C (musical note)

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For other uses, see C (disambiguation) and Hi-C (disambiguation). C (musical note)_sentence_0

C or Do is the first note of the C major scale, the third note of the A minor scale (the relative minor of C major), and the fourth note (F, A, B, C) of the Guidonian hand, commonly pitched around 261.63 Hz. C (musical note)_sentence_1

The actual frequency has depended on historical pitch standards, and for transposing instruments a distinction is made between written and sounding or concert pitch. C (musical note)_sentence_2

In English the term Do is used interchangeably with C only by adherents of fixed-Do solfège; in the movable Do system Do refers to the tonic of the prevailing key. C (musical note)_sentence_3

Frequency C (musical note)_section_0

Historically, concert pitch has varied. C (musical note)_sentence_4

For an instrument in equal temperament tuned to the A440 pitch standard widely adopted in 1939, middle C has a frequency around 261.63 Hz (for other notes see piano key frequencies). C (musical note)_sentence_5

Scientific pitch was originally proposed in 1713 by French physicist Joseph Sauveur and based on the numerically convenient frequency of 256 Hz for middle C, all C's being powers of two. C (musical note)_sentence_6

After the A440 pitch standard was adopted by musicians, the Acoustical Society of America published new frequency tables for scientific use. C (musical note)_sentence_7

A movement to restore the older A435 standard has used the banners "Verdi tuning", "philosophical pitch" or the easily confused scientific pitch. C (musical note)_sentence_8

Octave nomenclature C (musical note)_section_1

Middle C C (musical note)_section_2

"Middle C" redirects here. C (musical note)_sentence_9

For the novel, see Middle C (novel). C (musical note)_sentence_10

Middle C (the fourth C key from left on a standard 88-key piano keyboard) is designated C4 in scientific pitch notation, and c′ in Helmholtz pitch notation; it is note number 60 in MIDI notation. C (musical note)_sentence_11

While the expression Middle C is generally clear across instruments and clefs, some musicians naturally use the term to refer to the C note in the middle of their specific instrument's range. C (musical note)_sentence_12

C4 may be called Low C by someone playing a Western concert flute, which has a higher and narrower playing range than the piano, while C5 (523.251 Hz) would be Middle C. This technically inaccurate practice has led some pedagogues to encourage standardizing on C4 as the definitive Middle C in instructional materials across all instruments. C (musical note)_sentence_13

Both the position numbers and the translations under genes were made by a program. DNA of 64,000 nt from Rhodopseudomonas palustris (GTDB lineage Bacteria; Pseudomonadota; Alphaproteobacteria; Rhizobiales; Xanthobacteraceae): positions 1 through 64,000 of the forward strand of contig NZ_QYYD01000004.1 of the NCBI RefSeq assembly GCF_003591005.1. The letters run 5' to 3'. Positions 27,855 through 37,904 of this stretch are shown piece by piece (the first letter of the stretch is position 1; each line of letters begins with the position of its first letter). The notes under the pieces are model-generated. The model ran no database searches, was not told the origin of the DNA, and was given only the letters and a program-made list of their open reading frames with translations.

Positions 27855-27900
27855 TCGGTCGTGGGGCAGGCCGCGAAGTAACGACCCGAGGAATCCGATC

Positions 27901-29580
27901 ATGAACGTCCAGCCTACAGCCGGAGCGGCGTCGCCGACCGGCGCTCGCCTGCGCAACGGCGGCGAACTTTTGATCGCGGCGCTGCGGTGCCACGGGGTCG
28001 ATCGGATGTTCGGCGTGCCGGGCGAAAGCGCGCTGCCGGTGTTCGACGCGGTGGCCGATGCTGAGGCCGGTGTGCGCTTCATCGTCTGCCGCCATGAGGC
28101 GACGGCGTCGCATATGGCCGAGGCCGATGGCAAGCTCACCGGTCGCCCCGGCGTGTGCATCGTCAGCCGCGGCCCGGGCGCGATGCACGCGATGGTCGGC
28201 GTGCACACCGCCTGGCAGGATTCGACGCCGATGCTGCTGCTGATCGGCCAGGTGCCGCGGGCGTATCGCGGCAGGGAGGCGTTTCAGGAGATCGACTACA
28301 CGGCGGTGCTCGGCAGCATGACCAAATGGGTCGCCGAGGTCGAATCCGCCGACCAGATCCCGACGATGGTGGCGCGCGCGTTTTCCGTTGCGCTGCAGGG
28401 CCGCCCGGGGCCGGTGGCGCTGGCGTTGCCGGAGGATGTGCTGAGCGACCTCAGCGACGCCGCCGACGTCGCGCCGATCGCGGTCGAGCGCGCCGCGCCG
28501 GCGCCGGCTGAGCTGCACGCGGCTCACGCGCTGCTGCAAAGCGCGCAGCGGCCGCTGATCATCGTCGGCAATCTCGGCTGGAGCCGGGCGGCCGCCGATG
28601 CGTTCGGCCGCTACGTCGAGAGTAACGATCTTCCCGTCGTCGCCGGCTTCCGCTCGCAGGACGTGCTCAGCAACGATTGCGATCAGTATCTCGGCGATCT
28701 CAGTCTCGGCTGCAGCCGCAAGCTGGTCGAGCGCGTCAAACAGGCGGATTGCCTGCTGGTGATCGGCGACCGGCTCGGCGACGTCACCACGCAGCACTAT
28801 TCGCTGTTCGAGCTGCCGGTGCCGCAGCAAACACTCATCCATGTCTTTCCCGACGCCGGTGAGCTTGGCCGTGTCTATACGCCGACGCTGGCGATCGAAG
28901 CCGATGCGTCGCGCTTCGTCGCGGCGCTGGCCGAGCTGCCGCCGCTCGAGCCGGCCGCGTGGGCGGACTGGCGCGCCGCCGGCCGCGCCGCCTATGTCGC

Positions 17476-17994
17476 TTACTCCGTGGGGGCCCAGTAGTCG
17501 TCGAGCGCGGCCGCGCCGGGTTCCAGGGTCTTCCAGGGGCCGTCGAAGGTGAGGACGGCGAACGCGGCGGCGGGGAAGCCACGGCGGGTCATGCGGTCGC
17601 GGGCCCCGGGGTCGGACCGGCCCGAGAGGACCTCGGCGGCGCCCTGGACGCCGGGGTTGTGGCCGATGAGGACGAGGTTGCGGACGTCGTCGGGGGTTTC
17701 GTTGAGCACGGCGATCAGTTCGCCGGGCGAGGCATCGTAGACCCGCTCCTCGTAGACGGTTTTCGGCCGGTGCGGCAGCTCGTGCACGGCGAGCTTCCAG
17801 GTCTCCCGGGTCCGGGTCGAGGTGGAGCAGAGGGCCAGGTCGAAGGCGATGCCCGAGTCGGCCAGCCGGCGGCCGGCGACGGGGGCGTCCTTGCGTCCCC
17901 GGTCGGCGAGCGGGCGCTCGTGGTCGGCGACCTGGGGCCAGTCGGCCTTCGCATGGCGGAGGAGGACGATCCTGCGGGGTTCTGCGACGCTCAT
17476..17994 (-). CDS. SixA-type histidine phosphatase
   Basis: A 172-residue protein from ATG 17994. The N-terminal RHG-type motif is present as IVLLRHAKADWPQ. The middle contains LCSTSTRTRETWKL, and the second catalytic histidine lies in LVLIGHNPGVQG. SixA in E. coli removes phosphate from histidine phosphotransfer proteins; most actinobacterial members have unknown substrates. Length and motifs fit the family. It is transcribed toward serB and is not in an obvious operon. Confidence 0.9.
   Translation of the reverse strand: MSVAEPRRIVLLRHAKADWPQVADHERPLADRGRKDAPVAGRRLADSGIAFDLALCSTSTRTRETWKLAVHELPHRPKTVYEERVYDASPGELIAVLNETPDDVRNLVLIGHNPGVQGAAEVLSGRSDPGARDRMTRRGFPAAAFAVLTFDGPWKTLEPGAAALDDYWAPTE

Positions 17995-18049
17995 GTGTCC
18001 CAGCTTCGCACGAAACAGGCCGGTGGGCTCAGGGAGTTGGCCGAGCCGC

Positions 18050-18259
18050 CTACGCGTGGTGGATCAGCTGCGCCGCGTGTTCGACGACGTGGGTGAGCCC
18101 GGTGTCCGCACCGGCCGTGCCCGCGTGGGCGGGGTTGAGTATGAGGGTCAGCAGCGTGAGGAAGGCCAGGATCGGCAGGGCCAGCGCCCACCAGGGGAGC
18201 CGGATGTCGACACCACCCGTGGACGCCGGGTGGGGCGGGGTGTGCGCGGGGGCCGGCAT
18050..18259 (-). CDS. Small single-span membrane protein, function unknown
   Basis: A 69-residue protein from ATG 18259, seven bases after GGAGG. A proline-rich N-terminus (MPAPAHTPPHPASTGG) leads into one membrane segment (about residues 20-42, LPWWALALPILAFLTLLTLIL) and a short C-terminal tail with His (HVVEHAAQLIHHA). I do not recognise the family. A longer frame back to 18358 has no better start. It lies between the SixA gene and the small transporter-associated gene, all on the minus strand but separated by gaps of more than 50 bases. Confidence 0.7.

On the Grand Staff, middle-C is notated with a ledger line above the top line of the bass staff or below the bottom line of the treble staff. C (musical note)_sentence_14

Alternatively, it is written on the centre line of a staff using the alto clef, or on the fourth line from the bottom, or the second line from the top, of staves using the tenor clef. C (musical note)_sentence_15

Other octaves C (musical note)_section_3

In vocal music, the term High C (sometimes less ambiguously called Top C) can refer to either the soprano's C6 (1046.502 Hz; c′′′ in Helmholtz notation) or the tenor's C5; both are written as the C two ledger lines above the treble clef but the tenor voice sings an octave lower. C (musical note)_sentence_16

The term Low C is sometimes used in vocal music to refer to C2 because this is considered the divide between true basses and bass-baritones: a basso can sing this note easily, whereas other male voices, including bass-baritones, typically cannot. C (musical note)_sentence_17

Tenor C is an organ builder's term for small C or C3 (130.813 Hz), the note one octave below Middle C. In stoplists it usually means that a rank is not full compass, omitting the bottom octave. C (musical note)_sentence_18

Designation by octave C (musical note)_section_4

C (musical note)_table_general_0

Scientific designationC (musical note)_header_cell_0_0_0 Helmholtz designationC (musical note)_header_cell_0_0_1 Octave nameC (musical note)_header_cell_0_0_2 Frequency (Hz)C (musical note)_header_cell_0_0_3 Other namesC (musical note)_header_cell_0_0_4 AudioC (musical note)_header_cell_0_0_5
C−1C (musical note)_cell_0_1_0 C͵͵͵ or ͵͵͵C or CCCCC (musical note)_cell_0_1_1 OctocontraC (musical note)_cell_0_1_2 8.176C (musical note)_cell_0_1_3 C (musical note)_cell_0_1_4 Play (help·)C (musical note)_cell_0_1_5